ISSN (Print) - 0012-9976 | ISSN (Online) - 2349-8846

A+| A| A-

Mumbai's Most Adored Public Institution

dates.sites: Project Cinema City: Bombay/Mumbai, Concept and Text by Madhusree Dutta, Design and Graphics by Shilpa Gupta and Madhusree Dutta (New Delhi: Tulika Books), 2012; pp 238, Rs 995.

Dates.sites: Project Cinema City: Bombay/Mumbai, in the words of its authors, is a graphic “timeline of the city of Bombay/Mumbai in the 20th Century, anchored to its most adored public institution-cinema”. A useful compendium of facts, dates and significant moments compiled and designed by Madhusree Dutta and Shilpa Gupta, the book emerges out of Cinema City, a collaborative arts and archival project involving artists, architects, film-makers, commentators, cityphiles and cinephiles. As Dutta describes in the introduction the “parental project” is one of “collating, reading, manufacturing, archiving, recycling, re-reading...in the realms of art making, documentary practices and discursive exercises.” Comprising an exhibition of multidisciplinary artworks, commissioned films and this book, the project commemorates 100 years of cinema since Dadasaheb Phalke’s Raja Harishchandra (1913).

First hosted in Bombay the city of its origins, the Project Cinema City exhibition curated by Dutta and Archana Hande is a lively display of installations, photographs, paintings, sculpture and memorabilia that celebrate and chronicle the city of Bombay and the cinema that originated there. As Dutta writes: “They are the twin products of the 20th century, reared and developed through its wars, migrant peoples and moving goods and technologies of reproduction.” At the time of writing, the exhibition has travelled through different cities and has been widely viewed and discussed. I first saw the exhibition at the National Gallery of Modern Art (NGMA), Bombay and was so riveted by what it had to offer that I went back the next day and enjoyed the experience just as much. When I saw it again at the NGMA in Delhi, the space in which the artworks were displayed had changed and so had the energy and sensorium around them. Artworks I had paid lesser attention to in Bombay had suddenly acquired a new life in Delhi. When artworks travel through multiple sites they are transfigured in time and space. What animates our “revistitation” to the same exhibition in a different location, among other things, is the discovery of the “new” amidst that which is familiar. In our revisits to the cinema and the city, it is the unpredictable frisson between the familiar and the unfamiliar that carries the exhilaration of new insights.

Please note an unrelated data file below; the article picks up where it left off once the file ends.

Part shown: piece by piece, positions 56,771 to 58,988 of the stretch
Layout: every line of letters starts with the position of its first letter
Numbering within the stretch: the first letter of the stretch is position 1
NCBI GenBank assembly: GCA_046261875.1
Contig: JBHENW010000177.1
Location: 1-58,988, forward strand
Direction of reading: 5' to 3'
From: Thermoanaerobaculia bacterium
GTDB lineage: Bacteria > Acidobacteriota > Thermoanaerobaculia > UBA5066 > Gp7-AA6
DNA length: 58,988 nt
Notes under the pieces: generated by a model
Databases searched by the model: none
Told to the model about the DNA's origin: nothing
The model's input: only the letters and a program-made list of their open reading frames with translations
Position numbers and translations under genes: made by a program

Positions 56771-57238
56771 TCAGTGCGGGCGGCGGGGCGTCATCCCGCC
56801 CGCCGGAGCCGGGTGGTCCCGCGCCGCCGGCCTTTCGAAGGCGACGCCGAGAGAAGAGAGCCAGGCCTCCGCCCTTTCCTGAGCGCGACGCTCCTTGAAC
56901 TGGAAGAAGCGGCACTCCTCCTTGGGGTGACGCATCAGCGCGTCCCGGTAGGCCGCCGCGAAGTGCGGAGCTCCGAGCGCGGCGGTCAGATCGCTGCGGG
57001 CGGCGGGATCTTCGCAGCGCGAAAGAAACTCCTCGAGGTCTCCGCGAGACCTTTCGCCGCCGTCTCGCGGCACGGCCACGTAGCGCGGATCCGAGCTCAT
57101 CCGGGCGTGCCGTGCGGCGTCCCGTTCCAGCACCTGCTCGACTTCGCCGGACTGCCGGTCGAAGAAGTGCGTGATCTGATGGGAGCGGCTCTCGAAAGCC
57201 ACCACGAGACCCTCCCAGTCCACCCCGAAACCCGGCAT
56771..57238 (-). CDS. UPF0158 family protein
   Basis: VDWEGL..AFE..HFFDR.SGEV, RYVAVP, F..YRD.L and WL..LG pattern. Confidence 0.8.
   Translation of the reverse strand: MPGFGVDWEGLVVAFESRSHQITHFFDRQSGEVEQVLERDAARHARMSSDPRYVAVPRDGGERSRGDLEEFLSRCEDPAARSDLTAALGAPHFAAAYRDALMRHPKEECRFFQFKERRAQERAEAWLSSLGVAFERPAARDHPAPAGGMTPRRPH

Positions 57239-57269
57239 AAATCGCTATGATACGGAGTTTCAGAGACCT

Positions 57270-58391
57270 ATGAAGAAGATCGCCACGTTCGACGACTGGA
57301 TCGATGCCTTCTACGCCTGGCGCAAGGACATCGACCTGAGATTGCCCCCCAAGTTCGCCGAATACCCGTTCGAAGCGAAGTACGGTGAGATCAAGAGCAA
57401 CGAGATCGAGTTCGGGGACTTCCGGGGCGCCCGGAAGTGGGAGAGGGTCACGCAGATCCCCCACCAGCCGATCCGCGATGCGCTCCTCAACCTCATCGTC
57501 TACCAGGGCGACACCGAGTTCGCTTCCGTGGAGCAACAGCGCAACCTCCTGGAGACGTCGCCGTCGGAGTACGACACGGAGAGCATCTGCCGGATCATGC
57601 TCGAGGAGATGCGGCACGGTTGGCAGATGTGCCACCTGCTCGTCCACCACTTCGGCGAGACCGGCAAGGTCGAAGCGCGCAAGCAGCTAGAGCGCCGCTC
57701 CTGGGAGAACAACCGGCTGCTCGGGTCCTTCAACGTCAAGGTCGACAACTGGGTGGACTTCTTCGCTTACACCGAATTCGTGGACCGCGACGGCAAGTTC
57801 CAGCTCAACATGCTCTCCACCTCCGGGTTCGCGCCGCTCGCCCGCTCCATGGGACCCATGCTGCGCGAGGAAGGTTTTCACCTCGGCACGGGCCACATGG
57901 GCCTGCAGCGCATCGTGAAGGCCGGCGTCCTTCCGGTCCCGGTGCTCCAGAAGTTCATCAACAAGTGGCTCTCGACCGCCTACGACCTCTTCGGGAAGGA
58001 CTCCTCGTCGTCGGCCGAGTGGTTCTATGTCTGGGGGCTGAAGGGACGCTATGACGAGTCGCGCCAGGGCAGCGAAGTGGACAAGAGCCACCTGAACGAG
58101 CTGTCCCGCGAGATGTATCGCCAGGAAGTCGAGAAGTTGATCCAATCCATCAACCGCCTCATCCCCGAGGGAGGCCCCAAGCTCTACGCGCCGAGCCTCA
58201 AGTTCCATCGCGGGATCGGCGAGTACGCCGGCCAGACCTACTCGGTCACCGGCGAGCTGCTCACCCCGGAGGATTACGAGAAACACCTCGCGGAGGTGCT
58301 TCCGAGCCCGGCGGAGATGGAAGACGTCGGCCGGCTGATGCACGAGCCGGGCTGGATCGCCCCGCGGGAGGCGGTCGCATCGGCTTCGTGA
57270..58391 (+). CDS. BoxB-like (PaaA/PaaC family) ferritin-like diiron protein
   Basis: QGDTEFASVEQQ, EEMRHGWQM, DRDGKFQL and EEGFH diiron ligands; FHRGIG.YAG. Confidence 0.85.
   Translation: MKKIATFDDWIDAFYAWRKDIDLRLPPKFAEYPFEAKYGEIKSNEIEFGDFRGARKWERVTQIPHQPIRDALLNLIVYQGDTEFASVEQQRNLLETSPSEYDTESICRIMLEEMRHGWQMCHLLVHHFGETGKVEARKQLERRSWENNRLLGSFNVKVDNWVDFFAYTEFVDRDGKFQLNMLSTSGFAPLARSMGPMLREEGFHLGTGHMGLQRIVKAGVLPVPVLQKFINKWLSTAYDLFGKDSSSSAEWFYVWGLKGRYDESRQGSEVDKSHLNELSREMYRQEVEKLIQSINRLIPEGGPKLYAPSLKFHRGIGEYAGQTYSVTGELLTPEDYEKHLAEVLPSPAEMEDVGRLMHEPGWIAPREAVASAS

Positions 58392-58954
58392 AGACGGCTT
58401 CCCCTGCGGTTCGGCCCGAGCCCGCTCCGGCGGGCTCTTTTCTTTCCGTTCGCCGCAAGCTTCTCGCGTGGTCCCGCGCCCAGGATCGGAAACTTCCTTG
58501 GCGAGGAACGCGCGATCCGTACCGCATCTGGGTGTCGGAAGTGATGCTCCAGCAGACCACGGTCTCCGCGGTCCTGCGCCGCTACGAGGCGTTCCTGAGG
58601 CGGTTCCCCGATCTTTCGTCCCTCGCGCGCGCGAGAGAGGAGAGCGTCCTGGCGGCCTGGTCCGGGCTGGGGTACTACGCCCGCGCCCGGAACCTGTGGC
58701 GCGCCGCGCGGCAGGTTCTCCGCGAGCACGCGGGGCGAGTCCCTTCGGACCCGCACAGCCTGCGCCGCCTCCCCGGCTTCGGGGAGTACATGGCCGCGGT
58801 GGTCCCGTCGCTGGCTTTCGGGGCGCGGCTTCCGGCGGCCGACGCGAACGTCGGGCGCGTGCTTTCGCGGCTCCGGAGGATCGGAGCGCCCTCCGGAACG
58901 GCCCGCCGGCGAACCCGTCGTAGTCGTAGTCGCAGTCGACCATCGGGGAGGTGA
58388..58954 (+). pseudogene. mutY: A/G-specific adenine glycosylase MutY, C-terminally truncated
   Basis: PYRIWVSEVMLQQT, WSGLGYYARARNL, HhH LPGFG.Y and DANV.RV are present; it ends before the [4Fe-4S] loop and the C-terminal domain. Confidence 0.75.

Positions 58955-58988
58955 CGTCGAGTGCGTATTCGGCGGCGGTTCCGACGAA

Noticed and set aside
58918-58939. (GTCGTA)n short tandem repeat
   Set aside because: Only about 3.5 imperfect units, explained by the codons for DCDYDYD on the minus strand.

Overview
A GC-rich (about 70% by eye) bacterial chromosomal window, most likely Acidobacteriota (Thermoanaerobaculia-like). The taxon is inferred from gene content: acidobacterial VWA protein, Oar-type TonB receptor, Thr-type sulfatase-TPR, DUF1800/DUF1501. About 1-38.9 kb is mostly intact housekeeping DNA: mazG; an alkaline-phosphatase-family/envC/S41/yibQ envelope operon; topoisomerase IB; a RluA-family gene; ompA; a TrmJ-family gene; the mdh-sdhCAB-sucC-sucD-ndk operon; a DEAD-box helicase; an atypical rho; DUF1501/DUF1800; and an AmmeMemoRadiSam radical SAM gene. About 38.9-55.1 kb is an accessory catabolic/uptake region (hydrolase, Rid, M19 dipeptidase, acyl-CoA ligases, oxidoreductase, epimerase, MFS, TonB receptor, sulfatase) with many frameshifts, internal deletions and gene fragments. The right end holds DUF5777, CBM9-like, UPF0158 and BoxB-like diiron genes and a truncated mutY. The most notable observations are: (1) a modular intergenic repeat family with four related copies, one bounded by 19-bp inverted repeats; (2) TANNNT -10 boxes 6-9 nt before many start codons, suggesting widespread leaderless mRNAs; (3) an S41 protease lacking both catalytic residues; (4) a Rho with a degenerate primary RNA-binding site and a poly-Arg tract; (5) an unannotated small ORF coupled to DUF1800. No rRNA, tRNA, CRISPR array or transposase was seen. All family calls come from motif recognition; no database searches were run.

Dear Reader,

To continue reading, become a subscriber.

Explore our attractive subscription offers.

Click here

Or

To gain instant access to this article (download).

Pay INR 50.00

(Readers in India)

Pay $ 6.00

(Readers outside India)

Back to Top